By the time Morton came to America, they had accrued a significant band of followers. Morton’s followers were as unpredictable as Morton themself, prone to wild revels, dancing, pranks, and wordplay. Morton renamed their settlement Merrymount, even the name itself a pun (on mare, the Latin word for sea). Morton’s revelers were contentious among the early Puritans, mixing pagan rituals with flagrant magic in a manner the other settlers found unbecoming and disturbing.

Though Morton and Bradford did not get along (indeed, Bradford once famously marooned Morton on a small island, following a drunken argument about grammar), Bradford invited Morton to teach at his new school, hoping to convert Morton’s followers to his own path. Bradford did not succeed in conversion, but Morton’s students stayed at the school. Morton themself came and went unpredictably, sometimes vanishing for months at at time. Morton would often bring strange creatures and plants and leave them for students to experiment with and examine. One such sapling eventually grew to become the Bartering Birch; Morton staunchly refused to explain where they acquired the sapling, and its precise origins remain entirely shrouded in mystery.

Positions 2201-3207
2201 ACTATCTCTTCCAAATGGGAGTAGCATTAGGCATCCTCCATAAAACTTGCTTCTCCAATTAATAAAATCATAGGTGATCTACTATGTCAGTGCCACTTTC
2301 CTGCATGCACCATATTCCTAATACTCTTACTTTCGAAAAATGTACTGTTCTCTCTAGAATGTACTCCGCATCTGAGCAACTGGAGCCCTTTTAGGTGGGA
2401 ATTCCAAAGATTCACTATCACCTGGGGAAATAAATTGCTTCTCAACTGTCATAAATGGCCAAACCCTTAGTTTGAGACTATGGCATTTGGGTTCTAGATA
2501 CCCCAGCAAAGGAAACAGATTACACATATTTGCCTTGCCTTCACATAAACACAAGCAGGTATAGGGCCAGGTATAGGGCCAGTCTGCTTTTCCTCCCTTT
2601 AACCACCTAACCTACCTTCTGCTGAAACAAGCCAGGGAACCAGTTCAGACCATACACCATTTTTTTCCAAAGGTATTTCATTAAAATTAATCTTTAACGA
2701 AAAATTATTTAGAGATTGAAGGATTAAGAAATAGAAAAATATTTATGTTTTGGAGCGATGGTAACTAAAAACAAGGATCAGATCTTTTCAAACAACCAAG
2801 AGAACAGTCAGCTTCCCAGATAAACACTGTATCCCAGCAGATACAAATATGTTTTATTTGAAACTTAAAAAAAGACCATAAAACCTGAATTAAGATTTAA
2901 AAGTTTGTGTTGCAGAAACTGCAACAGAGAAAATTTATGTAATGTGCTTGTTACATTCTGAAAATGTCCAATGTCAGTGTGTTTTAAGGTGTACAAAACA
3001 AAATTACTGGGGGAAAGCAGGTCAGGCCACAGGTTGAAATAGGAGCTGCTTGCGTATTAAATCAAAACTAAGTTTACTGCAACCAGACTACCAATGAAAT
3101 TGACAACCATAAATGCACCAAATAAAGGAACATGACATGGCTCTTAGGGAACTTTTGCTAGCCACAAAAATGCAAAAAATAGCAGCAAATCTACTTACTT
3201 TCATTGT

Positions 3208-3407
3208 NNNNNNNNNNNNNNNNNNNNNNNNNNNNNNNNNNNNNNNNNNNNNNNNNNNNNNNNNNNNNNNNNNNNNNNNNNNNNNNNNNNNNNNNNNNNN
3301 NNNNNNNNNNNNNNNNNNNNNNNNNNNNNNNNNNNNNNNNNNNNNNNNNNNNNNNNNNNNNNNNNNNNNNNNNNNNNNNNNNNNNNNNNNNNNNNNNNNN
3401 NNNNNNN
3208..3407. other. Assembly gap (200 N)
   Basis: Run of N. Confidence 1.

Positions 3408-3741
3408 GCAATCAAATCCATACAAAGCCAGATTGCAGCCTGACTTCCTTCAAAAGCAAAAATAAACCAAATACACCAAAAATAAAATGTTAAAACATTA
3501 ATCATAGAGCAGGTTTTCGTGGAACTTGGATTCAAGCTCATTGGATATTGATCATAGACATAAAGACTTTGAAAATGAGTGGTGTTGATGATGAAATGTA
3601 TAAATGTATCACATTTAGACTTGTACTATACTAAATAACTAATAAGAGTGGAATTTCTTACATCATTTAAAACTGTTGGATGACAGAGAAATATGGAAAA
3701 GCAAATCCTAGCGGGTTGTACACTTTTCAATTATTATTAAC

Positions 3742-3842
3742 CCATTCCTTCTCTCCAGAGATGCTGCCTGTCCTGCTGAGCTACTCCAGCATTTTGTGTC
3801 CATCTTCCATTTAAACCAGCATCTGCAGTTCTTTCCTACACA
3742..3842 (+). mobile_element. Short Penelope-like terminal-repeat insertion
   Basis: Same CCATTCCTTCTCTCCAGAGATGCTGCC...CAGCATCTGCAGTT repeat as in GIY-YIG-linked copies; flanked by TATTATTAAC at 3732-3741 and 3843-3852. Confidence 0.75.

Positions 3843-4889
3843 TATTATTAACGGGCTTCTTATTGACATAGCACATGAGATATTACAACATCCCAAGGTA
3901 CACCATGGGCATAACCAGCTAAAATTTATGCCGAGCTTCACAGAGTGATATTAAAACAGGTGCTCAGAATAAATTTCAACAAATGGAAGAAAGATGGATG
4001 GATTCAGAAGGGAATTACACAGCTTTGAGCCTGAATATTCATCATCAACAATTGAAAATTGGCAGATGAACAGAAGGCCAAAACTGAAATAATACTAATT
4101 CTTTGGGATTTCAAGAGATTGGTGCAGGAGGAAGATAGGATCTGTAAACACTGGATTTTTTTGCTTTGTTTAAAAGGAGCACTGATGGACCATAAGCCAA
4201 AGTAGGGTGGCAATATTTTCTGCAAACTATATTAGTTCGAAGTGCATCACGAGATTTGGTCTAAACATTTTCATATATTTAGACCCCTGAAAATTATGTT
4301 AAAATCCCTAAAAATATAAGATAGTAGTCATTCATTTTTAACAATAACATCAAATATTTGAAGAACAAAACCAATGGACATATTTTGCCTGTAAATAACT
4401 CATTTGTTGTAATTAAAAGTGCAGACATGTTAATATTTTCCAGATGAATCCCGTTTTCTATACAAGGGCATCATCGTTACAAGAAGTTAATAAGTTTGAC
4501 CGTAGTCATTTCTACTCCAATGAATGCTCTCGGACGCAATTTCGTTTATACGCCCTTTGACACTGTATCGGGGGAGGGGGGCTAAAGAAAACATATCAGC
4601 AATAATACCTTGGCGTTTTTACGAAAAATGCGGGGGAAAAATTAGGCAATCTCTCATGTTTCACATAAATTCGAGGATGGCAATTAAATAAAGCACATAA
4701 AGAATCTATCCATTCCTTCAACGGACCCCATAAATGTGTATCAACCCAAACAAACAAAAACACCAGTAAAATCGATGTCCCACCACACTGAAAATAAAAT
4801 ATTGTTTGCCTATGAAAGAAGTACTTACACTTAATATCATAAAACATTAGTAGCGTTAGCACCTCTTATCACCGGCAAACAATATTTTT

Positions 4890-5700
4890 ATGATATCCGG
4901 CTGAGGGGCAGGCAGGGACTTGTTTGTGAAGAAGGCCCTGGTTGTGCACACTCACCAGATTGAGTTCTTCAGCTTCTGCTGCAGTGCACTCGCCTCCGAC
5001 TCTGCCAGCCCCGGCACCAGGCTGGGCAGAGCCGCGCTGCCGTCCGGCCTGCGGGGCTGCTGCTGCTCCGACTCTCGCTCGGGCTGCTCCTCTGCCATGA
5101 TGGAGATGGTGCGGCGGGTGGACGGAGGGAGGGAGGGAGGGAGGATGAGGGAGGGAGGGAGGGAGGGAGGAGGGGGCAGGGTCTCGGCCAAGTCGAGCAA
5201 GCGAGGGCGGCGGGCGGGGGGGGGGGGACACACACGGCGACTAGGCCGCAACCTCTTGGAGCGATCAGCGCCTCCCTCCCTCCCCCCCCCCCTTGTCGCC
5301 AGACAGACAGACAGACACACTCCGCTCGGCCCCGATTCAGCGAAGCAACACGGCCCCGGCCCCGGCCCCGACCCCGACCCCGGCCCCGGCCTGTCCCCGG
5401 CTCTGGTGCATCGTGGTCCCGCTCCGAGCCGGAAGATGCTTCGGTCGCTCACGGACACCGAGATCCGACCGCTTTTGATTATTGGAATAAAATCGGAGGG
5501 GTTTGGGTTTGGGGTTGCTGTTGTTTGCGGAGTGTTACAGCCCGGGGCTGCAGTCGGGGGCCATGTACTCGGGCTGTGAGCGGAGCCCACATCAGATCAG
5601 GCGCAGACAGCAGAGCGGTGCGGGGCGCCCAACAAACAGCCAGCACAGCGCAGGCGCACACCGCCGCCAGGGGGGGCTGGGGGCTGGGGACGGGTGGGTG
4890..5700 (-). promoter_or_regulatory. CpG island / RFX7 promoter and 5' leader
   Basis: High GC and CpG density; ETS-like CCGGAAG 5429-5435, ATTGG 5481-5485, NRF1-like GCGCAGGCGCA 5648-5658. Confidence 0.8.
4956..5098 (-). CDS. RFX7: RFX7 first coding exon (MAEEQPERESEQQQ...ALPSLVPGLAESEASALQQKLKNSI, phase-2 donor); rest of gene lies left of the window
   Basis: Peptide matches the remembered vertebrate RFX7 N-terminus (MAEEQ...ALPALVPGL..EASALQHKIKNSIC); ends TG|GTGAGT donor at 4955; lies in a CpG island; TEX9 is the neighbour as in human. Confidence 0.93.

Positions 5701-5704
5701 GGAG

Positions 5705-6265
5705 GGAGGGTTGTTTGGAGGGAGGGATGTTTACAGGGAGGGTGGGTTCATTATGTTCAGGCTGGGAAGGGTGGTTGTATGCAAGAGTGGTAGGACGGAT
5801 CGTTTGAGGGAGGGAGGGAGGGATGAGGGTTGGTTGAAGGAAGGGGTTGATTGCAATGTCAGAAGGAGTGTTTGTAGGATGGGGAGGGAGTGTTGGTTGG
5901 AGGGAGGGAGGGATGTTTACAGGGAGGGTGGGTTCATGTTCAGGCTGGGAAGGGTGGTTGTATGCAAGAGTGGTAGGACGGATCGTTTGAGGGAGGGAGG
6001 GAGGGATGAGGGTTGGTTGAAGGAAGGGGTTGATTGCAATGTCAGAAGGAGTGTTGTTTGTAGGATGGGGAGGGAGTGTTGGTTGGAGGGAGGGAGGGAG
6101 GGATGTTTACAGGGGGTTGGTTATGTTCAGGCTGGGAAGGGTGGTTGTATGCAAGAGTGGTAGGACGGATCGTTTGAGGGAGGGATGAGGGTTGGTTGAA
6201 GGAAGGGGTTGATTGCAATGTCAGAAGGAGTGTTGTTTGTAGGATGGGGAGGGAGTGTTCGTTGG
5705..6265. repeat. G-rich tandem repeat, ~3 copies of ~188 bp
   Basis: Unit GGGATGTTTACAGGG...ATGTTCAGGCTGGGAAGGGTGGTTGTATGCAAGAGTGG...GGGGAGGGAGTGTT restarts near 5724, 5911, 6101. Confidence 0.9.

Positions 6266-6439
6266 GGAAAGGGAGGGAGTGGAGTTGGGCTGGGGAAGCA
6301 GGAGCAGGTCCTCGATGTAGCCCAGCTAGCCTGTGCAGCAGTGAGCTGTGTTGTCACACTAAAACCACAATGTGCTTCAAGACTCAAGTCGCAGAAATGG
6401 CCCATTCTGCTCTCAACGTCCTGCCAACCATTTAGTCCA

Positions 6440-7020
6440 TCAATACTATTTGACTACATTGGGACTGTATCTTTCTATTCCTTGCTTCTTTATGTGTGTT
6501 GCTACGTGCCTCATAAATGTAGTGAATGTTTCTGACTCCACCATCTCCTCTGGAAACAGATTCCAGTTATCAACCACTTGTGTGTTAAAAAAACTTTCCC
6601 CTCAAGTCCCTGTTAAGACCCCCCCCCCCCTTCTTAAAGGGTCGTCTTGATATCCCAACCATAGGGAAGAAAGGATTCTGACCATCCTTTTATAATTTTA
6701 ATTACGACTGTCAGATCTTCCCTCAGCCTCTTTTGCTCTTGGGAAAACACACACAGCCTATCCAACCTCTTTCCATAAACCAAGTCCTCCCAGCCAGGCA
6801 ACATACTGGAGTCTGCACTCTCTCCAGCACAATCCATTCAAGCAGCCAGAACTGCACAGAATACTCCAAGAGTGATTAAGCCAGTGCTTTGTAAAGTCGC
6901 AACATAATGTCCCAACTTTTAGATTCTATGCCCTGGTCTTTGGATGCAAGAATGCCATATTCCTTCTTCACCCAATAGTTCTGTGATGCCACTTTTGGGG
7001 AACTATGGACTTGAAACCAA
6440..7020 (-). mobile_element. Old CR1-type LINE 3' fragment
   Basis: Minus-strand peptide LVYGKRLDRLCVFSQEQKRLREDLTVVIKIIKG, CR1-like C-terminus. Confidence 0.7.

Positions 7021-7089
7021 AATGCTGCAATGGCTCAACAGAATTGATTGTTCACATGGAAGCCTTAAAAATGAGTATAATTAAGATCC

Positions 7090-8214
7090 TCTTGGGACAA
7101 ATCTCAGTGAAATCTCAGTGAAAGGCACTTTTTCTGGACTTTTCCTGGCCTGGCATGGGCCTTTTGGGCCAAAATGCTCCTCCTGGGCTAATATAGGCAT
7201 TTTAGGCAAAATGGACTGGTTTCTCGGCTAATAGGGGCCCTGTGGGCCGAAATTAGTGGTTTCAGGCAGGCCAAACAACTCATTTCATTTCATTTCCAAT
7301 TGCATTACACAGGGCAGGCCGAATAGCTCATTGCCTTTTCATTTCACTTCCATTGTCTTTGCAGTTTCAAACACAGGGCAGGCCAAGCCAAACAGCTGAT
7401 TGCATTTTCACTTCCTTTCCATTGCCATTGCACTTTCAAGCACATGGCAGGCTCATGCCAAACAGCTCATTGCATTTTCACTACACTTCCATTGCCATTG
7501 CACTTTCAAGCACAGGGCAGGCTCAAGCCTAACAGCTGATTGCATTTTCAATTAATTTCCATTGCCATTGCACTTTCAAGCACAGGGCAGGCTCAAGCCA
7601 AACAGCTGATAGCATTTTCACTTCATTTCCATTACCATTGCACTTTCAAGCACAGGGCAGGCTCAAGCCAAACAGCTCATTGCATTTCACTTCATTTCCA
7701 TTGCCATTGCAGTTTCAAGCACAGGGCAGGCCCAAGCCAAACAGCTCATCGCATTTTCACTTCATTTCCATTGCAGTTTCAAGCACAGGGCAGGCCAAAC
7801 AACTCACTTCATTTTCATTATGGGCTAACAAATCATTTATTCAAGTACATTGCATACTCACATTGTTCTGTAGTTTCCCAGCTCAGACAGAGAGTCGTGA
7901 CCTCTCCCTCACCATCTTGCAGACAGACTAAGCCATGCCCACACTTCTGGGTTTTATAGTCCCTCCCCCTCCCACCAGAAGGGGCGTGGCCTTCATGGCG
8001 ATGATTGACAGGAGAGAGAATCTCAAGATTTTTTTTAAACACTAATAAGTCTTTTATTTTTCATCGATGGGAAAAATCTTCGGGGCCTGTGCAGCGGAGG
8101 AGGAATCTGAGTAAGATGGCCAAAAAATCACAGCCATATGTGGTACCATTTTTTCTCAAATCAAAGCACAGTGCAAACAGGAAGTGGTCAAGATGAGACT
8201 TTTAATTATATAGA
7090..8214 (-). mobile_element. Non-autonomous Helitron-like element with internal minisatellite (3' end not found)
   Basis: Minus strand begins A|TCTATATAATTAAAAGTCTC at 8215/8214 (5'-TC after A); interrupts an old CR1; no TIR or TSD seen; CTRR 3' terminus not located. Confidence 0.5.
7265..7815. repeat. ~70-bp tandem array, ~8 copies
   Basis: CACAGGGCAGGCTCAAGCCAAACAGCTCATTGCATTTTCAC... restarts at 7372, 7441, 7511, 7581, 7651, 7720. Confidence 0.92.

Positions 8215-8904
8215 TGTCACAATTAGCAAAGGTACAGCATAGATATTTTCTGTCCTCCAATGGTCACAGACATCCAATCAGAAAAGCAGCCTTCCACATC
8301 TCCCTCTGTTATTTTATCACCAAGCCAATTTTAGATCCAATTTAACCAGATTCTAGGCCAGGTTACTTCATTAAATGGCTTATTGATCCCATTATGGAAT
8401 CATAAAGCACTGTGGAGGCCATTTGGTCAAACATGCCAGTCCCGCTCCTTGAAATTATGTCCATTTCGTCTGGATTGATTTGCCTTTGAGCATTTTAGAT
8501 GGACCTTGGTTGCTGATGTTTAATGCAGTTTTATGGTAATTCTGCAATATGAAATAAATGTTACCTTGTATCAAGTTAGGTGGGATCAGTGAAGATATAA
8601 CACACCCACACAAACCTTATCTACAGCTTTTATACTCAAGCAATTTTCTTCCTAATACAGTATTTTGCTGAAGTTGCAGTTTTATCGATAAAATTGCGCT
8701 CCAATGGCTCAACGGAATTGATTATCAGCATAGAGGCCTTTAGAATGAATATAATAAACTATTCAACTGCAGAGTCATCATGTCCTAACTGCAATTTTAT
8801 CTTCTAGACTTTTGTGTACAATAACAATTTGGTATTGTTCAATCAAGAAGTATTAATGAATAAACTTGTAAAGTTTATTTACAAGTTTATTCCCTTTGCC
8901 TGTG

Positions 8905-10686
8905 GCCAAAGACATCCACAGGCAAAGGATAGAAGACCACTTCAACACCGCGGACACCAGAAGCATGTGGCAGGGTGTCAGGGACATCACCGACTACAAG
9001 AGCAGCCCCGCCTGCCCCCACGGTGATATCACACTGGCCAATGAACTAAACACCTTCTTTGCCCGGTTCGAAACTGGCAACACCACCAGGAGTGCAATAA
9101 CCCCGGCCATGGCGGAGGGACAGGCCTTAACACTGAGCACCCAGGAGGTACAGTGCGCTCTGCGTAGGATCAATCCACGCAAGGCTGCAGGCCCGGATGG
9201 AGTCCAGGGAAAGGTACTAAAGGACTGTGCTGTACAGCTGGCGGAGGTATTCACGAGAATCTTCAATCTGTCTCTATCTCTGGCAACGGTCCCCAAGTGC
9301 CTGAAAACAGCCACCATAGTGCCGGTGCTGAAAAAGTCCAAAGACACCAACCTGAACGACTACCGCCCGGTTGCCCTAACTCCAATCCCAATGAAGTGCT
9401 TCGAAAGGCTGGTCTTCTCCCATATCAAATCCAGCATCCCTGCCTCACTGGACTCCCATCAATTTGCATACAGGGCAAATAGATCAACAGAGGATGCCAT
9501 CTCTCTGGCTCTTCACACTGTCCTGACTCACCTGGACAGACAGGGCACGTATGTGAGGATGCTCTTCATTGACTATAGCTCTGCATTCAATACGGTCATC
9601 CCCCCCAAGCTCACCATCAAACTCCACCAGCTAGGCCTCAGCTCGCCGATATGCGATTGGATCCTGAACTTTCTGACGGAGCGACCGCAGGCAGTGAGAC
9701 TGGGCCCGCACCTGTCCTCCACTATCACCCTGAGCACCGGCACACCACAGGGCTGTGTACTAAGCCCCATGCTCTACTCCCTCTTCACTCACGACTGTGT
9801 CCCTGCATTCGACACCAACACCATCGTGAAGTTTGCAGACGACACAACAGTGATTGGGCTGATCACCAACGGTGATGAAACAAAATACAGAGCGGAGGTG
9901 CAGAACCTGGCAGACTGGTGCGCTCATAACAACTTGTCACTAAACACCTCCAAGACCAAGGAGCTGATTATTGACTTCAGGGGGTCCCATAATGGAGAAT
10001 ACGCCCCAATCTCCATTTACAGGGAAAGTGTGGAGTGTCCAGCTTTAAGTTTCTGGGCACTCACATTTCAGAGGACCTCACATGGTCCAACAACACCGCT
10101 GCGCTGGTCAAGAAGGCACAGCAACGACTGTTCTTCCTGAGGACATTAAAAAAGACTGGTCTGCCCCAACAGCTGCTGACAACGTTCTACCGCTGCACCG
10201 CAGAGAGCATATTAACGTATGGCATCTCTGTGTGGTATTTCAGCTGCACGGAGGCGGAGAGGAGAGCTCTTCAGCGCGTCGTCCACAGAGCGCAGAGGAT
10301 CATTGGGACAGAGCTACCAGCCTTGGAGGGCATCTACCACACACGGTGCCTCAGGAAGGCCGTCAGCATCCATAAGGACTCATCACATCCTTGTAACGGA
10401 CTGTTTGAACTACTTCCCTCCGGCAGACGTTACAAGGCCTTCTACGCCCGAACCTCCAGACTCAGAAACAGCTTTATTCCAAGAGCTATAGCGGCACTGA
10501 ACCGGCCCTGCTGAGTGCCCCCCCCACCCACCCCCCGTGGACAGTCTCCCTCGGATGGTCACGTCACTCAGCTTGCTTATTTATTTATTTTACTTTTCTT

In the New World, Morton at first attempted to support Mundane settlements and foster communications between them and the various First Nations tribes. They wrote a number of anthropological treatises on the First Nations, in an attempt to stave off war between them and the European settlers. Unfortunately, Morton’s work was not well-received by the settlers. Things came to a head when Morton realized that a local settlement was selling slaves, and a disappointed Morton stepped away from the Mundane world entirely.

No one knows exactly what became of Morton, but the last confirmed sighting of them at the school itself was in 1647. One theory claims that Morton attempted an ascension ritual by becoming an avatar of the Babylonian deity Tammuz. Another states that Morton fell gravely ill, but defeated Death itself in a game of cards, and won their immortality. Others say that Morton simply found a particularly nice spot in the woods behind P2A4’s campus to take a nap, and that sooner or later they’ll wake up, well-rested and ready to cause more mayhem.